U of Waterloo alumni look back on creator of Fortran variant

While the IT industry was mourning the loss of Fortran creator John Backus last month, longtime faculty and alumni at the University of Waterloo still miss the man who helped create a highly successful Canadian variant of the popular programming language.

This year the University of Waterloo will be celebrating the 40th anniversary of its computer science department. A key figure from those early days was J. Wesley Graham, a professor who led a team of students to create the Waterloo Fortran IV compiler, also known as WATFOR. Initially developed for the IBM 7040 computer in the summer of 1965, WATFOR later ran on the IBM 360/370, DEC PDP-11 and VAX machines, received rave reviews internationally and led to a spin-off company, WATCOM. Graham died in 1999.

“We get all kinds of calls from people who want to use this software on various things,” said Don Cowan, professor emeritus at the university who led the department when WATFOR was created. “That software sold a lot of machines for IBM over the years.”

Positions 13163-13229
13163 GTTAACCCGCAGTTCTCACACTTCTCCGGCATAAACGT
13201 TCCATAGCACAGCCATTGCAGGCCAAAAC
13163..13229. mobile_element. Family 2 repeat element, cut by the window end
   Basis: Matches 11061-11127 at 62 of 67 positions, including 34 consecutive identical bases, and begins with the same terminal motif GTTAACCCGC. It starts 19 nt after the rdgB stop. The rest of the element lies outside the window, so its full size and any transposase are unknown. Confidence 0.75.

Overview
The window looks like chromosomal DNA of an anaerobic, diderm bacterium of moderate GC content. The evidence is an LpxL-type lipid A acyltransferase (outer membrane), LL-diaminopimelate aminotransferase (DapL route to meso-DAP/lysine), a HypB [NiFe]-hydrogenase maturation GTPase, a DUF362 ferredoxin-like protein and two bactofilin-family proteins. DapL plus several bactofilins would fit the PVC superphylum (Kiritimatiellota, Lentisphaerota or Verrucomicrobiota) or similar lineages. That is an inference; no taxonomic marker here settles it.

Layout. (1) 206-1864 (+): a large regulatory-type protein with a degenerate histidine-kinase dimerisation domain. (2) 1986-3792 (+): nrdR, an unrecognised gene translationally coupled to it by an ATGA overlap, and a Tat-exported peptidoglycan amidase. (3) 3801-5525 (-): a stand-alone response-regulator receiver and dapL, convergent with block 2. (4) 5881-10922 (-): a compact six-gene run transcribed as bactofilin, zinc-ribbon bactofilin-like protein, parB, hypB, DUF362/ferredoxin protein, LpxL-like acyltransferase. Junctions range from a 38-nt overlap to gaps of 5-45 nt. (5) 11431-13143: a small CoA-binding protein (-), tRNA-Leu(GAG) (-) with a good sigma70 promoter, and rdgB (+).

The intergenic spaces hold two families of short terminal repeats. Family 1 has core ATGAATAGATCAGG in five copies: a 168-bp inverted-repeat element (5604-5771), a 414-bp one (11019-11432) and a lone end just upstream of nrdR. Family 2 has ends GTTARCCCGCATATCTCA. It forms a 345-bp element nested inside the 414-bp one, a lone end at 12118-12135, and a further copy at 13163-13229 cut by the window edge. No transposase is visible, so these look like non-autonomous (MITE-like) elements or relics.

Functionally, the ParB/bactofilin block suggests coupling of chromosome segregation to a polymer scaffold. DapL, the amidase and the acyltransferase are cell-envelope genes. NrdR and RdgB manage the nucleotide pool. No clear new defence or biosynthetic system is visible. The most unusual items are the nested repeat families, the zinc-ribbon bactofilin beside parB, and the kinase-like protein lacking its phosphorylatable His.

WAFOR was originally developed in response to problems the university was having with its IBM 7040.

“It took forever to compile programs. If there was any problem in your program it was just hard to figure out what was wrong,” said Jim Mitchell, a student at the time. “As soon as they got the program to run, it stopped. When it ran correctly it would run a long time.”

Mitchell, now a Sun Fellow at Sun Microsystems, wrote a student paper in 1965 about building a fast compiler. That’s when he was called into Graham’s office. “The teacher from the program was there, and the paper was on Graham’s desk,” Mitchell said. “He said, ‘So, do you think you could really do this?’ And I said ‘Yes, with some extremely good programmers.”’

Graham coorindated a team that developed WATFOR that summer, Cowan said. “In those days, writing a compiler was a monstrous thing. They did it in record time — three months.”

In a book that was published by the university to celebrate the 25th anniversary of its computer science department, Peter James Ponzo looked back on WATFOR’s early success.

“Compile times were five to fifty times faster than other available compilers and by the fall it was in use at over 20 universities and computing centres in North America,” Ponzo wrote. “Within a year it would be adopted by computing centres in over eight countries, and the number of student users at UW increased to over 2,500.”

WATFOR went through substantial revisions once Waterloo upgraded to the IBM 360. This version, WATFOR IV (or WATFIV), was produced by a different set of students, but Graham was the guiding force that kept it going.

“He could attract people to work with him,” Cowan said. “He’d see an idea, get it started and assemble a team that would carry it through to its obvious conclusion.”

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